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INCLINED TO LISTEN: The people know in a general way the pressures that, for instance, our foreign creditors have been exerting on the administration to tax the people to the bone to raise funds for debt payments.

They know that EVAT — among other related measures — was passed mainly on the say-so of moneylenders threatening to ruin our credit rating and make life more miserable for us if we do not do their bidding.

Since we are neck-deep in debt, we seem to have no choice but to keep raising taxes. The people know this, but it would be different if the President herself told them this awful truth. My guess is that they would then be more inclined to listen to her.

From the masses will come ideas on how to deal with our debts without having to impose a 10-percent VAT and such unfair levies that inflate prices and deflate real wages without any positive contribution to development.

For a change, let us listen to our people, instead of to congressmen, senators and the usual politicians.

* * *

COLLECTIONS DIVERTED: Zeroing in on the VAT, it is safe to assume that the target revenues that we were told would be collected will not be realized.

We go by the record. Historically, VAT collections that found their way to the government coffers have only been half (around 50 percent) of supposed collections.

The rest of it went the usual way — to corrupt pockets. This means that with all things being the same, which seems to be the case, the VAT rate should have been 20 percent to achieve the targeted 10 percent collection.

This is, of course, absurd and unacceptable.

That 50-percent estimate may even be overstated. I heard Bataan Gov. Enrique “Tet” Garcia on radio saying the government is able to collect only 3 of the 10 percent VAT.

Most of the 10 percent paid by end-consumers goes back to businessmen up the distribution line filing claims to recover their supposed share of the VAT they allegedly paid earlier. The filing of false claims is a big racket. What is being done about it?

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READERS’ SURVEY: If we go by objectives, looking for revenue sources other than VAT might make things easier for everybody.

The objective is to raise enough money, say P80 billion, to plug our fiscal deficit and improve our capacity to pay our debts.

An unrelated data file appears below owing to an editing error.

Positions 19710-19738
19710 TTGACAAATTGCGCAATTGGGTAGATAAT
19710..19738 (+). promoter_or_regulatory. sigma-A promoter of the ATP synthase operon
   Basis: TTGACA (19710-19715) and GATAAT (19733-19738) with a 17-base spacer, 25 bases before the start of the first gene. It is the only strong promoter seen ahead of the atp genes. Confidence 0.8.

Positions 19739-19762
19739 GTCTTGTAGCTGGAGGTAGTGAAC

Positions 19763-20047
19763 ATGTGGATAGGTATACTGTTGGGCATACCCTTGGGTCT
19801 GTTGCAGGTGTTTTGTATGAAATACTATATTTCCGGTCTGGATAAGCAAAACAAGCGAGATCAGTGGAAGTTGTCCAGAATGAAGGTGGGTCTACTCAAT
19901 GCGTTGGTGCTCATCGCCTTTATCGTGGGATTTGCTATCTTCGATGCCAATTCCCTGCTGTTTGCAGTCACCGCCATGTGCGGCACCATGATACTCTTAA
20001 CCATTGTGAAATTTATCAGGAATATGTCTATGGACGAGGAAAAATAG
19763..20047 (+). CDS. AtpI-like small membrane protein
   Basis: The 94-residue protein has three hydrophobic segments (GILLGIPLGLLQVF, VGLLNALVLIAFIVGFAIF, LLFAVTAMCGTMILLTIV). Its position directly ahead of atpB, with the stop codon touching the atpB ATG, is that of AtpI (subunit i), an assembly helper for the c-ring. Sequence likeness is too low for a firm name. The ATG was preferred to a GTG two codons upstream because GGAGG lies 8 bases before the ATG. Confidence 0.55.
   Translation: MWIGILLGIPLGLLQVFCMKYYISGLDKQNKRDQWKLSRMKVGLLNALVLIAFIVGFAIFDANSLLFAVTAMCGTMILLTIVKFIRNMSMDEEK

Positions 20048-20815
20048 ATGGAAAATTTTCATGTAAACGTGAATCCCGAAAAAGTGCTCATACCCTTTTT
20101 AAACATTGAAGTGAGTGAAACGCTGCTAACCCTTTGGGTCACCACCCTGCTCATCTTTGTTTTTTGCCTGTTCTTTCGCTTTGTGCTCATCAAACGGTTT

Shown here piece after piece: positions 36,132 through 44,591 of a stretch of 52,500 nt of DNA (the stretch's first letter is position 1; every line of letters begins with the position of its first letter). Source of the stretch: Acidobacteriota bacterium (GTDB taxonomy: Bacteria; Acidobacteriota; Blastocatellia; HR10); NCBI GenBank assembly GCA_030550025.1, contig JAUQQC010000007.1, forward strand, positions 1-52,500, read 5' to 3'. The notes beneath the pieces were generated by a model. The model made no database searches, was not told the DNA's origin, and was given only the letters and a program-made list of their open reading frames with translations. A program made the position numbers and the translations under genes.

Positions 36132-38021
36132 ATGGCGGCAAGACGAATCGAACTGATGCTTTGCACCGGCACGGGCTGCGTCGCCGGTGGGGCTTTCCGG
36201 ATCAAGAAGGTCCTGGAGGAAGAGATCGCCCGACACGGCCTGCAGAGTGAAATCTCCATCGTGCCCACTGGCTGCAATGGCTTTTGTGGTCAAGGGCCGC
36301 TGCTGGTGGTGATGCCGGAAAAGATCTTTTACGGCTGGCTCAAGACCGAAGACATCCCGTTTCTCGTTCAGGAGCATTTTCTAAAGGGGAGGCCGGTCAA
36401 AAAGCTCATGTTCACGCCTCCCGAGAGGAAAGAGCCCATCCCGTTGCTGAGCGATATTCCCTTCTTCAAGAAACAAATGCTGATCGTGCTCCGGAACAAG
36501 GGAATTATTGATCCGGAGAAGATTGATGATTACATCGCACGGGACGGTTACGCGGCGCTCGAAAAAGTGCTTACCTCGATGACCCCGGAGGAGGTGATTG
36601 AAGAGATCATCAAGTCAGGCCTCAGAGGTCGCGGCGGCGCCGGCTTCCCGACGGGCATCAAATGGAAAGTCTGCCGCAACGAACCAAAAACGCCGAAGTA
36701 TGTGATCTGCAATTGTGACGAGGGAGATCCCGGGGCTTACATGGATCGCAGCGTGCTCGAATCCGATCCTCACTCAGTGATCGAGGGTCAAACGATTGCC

But are imposing a 10-percent VAT and expanding it to cover power and fuel, and then raising the rate to 12 percent in 2006, the only way to raise money for debt service?

As I suggested earlier, people can surprise our officials with practical and less complicated ideas on fiscal management.

So I ask readers to submit specific proposals on how to make big savings. Please send ideas by email, snail mail, text, or by messenger. If emailing, type “COST-CUTTING” as subject and send to fdp333@info.com.ph .

Limit discussion to 80 words and use figures to compute and quantify possible savings. If I decide to print your suggestion, I reserve the right to edit your text to fit space.

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GOV’T CORRUPTION: Two of the more widely discussed money-saving measures are: (1) cut down pork barrel by whatever name it lurks in the national budget, and (2) crack down on overpricing, commissions and corruption in general.

Corruption alone is blamed for around 40 percent of public funds finding themselves into private pockets.

With a P1-trillion budget proposed for next year, you can imagine many officials smacking their lips in anticipation of the usual windfall. Forty percent of P1 trillion is an eye-popping P400 billion!

In the unlikely event that thieves in government have been struck by conscience and reduce their take by half, that would place losses to corruption to just 20 percent or P200 billion, still a pile big enough to cover much of our debts.

With P200 billion in savings from reduced corruption, we may not need a 10-percent VAT to whip our people into crying revolution.

If lawmakers could be embarrassed into cutting their pork barrel availment by 50 percent, that would be another huge savings. Some senators have been able to subsist without their having to draw on their pork barrel, so it can be done.

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(First published in the Philippine STAR of September 4, 2005)